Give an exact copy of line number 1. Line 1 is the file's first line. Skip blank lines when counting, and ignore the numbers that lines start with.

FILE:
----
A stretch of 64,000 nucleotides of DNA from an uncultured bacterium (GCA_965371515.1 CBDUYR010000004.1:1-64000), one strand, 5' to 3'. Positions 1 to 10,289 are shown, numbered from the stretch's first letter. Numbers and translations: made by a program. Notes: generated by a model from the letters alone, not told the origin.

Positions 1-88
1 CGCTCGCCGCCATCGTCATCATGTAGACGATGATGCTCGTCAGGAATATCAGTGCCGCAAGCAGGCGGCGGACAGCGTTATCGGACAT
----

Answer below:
A stretch of 64,000 nucleotides of DNA from an uncultured bacterium (GCA_965371515.1 CBDUYR010000004.1:1-64000), one strand, 5' to 3'. Positions 1 to 10,289 are shown, numbered from the stretch's first letter. Numbers and translations: made by a program. Notes: generated by a model from the letters alone, not told the origin.